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Estadio Jose Amalfitani - home ground of Velez Sarsfield

Velez Sarsfield: Have Won 15 Major Trophies Since 1993

Velez Sarsfield is living proof that with hard work and self-belief, anything is possible. In the space of just a couple of years in the early 1990s, the Buenos Aires outfit went from being a modest club side to conquering first Argentina, then South America, and finally the world.

Until the unforgettable glory days of the 90s, the side from Liniers – a suburb in the east of Greater Buenos Aires – had only once before won a national league championship, way back in 1968. But, as fate would have it, it was the club’s leading goalscorer that season, Carlos Bianchi, who would lead the side to dreams of success after taking the reins in 1993. Under Bianchi, Vélez Sarsfield emerged as a genuine football club on the world stage, and their packed trophy cabinet is testimony to the coach’s remarkable success.

Club Atlético Vélez Sarsfield 1994 team

History Of The Club

Julio Guglielmone, Martín Portillo, and Nicolás Marín Moreno, sheltered in the train station to discuss the possibility of founding a soccer team and taking the sport more seriously after rain interrupted an informal football game.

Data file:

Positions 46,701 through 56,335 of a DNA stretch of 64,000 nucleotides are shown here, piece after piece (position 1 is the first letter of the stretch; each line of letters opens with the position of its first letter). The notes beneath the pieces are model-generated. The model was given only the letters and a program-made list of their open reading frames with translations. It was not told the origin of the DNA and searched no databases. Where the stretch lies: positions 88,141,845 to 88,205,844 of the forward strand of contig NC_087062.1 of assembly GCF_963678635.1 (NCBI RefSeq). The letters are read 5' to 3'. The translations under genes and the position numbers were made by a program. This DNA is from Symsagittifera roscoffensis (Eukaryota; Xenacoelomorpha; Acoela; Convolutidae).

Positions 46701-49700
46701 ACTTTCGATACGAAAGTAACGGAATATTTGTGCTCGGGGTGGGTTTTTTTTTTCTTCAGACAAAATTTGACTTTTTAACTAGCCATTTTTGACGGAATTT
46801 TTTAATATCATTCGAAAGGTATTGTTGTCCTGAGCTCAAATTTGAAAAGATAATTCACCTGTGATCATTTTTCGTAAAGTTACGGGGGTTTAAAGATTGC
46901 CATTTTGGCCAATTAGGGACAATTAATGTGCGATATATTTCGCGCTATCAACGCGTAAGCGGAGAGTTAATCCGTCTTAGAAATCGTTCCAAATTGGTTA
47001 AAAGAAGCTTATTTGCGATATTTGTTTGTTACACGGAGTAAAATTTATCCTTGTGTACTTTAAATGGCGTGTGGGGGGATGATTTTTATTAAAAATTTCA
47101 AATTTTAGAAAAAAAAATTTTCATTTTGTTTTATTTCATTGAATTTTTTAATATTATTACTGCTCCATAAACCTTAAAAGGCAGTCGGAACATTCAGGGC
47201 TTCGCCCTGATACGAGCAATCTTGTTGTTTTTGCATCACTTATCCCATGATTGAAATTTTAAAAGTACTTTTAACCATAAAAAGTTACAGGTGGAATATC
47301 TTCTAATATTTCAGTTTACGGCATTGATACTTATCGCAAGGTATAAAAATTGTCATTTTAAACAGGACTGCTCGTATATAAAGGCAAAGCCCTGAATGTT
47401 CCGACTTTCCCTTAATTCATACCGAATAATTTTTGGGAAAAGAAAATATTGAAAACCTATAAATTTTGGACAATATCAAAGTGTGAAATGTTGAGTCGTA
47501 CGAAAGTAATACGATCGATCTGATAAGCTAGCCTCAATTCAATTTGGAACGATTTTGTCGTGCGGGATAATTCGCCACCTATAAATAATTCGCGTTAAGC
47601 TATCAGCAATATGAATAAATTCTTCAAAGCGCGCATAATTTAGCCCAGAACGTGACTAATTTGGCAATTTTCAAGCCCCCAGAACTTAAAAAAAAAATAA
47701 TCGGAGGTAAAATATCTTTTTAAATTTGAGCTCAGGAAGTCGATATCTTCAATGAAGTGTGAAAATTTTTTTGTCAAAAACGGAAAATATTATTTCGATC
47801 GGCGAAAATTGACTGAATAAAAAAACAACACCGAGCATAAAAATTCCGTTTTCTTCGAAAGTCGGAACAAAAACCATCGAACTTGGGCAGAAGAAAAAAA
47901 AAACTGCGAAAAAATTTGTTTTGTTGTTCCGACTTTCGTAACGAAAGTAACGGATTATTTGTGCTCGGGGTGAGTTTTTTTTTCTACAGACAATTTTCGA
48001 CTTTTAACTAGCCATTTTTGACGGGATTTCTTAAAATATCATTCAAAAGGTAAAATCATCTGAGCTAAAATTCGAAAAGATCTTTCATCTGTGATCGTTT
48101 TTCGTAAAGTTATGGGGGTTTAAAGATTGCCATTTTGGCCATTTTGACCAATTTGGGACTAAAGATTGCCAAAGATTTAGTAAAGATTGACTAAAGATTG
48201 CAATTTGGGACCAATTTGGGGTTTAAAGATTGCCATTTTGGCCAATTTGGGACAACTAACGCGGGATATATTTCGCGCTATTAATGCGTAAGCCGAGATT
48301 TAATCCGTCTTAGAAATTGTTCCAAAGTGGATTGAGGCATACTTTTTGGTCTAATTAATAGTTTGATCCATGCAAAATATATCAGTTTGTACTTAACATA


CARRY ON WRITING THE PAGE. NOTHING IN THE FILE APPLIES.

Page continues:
The club was officially founded on New Year’s Day 1910 at the house of Nicolás Marin Moreno in Buenos Aires. The founding members named Club Atlético Argentinos de Velez Sarsfield after the train station opposite the pitch where they played.

By 1913, Vélez Sarsfield had ten new associate members, including José Amalfitani, who would later become the most influential president in the club’s history. Collectively the members decided to abbreviate the official name to Club Atlético Vélez Sársfield. A piece of land located between the streets of Ensenada, United Provinces, was Velez Sarsfield’s first home ground to play matches. The new ground offered the advantage of providing dressing rooms with water from a windmill